Contains Amazon Affiliate links
I absolutely love to read. Books are basically my best friends. Dan and I even took some of our engagement photos in a secondhand bookstore. It shouldn’t come as a surprise that I particularly enjoy books that feature well-written, diverse female characters. Fantasy fiction is one of my favorite genres, and I’ve been lucky to find so many brilliant works of fantasy with kickass leading women. One of my favorite writers of feminist fantasy fiction is Kristin Cashore.
In Graceling, Fire, and Bitterblue, Kristin Cashore creates an incredible fantasy world without magic and without religion. While each novel shares an overall setting, and a few overlapping characters, Cashore writes engaging plots with coming-of-age stories that are uniquely different from each other.
In the Seven Kingdoms, a few rare humans are Graced with unique talents, like incredible strength, speed-reading, and artistic skills. These so-called Gracelings become the legal property of the king, who uses them as he pleases. The protagonist Lady Katsa, Graced with the art of killing, is thus forced to do the bidding of her uncle, king of the Middluns.
In the Dells, a land bordering Monsea, humans and animals coexist with monsters, beautiful creatures who manipulate the minds of others. The protagonist Fire is the last of the human monsters.
In Monsea, the protagonist Bitterblue reigns as the only heir to her murderous father.
To summarize beyond that would result in major spoilers for Graceling, even though the companion novel Fire could technically be read before Graceling.
While Cashore’s plots weave intriguing tales with subtle foreshadowing to major revelations, and clever allusions to the other novels, her diverse portrayals of strength and femininity shine above all else. Each novel presents a female point-of-view, an independent protagonist with a strong sense of morality who faces difficult challenges to improve her kingdom. Despite their similarities, these characters are all entirely different from each other.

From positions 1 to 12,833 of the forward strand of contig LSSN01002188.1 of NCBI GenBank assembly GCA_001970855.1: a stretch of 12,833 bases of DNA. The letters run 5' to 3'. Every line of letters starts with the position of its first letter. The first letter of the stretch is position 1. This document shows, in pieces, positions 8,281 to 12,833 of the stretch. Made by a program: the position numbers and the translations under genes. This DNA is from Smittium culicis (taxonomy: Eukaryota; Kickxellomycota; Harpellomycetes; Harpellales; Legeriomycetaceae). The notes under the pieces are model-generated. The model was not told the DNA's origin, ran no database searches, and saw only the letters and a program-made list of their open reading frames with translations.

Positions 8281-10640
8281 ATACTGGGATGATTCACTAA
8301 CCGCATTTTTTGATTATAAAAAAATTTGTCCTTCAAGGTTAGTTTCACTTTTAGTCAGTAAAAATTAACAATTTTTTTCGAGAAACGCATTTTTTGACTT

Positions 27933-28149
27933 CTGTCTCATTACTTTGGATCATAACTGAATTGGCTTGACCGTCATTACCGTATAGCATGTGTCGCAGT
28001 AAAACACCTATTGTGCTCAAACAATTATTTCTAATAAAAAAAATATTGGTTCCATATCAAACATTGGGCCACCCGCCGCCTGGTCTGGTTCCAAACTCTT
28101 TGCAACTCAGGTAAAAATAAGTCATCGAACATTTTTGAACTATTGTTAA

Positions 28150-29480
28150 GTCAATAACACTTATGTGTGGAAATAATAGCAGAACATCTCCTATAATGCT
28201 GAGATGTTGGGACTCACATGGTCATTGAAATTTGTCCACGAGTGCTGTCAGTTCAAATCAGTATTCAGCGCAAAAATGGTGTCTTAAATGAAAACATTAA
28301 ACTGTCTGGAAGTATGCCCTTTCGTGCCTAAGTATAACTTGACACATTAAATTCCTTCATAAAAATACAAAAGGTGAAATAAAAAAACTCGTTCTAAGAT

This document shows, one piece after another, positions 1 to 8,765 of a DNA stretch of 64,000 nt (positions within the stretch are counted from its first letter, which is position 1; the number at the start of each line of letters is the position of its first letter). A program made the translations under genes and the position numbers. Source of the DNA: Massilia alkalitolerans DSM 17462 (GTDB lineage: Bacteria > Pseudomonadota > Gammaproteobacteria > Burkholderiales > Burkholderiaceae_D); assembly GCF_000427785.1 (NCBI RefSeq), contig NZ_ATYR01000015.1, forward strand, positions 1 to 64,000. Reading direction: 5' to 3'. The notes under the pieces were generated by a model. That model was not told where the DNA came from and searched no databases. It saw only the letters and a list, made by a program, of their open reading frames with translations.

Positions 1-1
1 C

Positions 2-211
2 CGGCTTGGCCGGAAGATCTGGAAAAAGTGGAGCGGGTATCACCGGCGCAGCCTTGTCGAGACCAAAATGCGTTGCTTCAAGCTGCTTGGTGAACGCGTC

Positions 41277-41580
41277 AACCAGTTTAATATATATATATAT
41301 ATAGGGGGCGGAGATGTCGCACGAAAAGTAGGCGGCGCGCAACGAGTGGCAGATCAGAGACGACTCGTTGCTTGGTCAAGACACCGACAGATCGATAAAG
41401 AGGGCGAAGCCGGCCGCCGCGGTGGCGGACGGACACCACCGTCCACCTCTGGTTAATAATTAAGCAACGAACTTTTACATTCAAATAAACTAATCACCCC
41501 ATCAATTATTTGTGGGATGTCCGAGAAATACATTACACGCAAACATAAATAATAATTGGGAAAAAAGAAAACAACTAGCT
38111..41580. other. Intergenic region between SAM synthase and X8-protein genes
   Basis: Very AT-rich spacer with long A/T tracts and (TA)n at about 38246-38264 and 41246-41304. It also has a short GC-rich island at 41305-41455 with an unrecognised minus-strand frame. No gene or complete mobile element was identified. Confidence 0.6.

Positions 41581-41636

Katsa exhibits more traditionally “masculine” traits, not just the physical ones that accompany her Grace, but in personality as well. She keeps her hair short, she hates wearing dresses, and she vows never to marry. Katsa is quick to anger and slow to recognize the emotions of others.
Fire, on the other hand, epitomizes “feminine” grace, beauty, and sensitivity. She is a talented musician, a skilled archer, and expert horseback rider. Fire loves animals, and she desperately longs for a child of her own someday. As the last human monster, she is literally the most beautiful woman in the Dells.
While Bitterblue is about the same age as Katsa and Fire during their adventures, her personality is much younger. Bitterblue shares the intelligence and courage of Katsa and Fire, but her position as queen limits her ability to move freely about her kingdom. Her advisors both coddle her and overwhelm her with mundane details of the kingdom, hindering her ability to learn the terrifying truths of her father’s reign and the lasting effects. While she makes many mistakes, Bitterblue learns from her errors, seeks the forgiveness of those she harmed, and endeavors to undo the damage.
What have you read lately? Any book recommendations for me? Talk to me in the comments!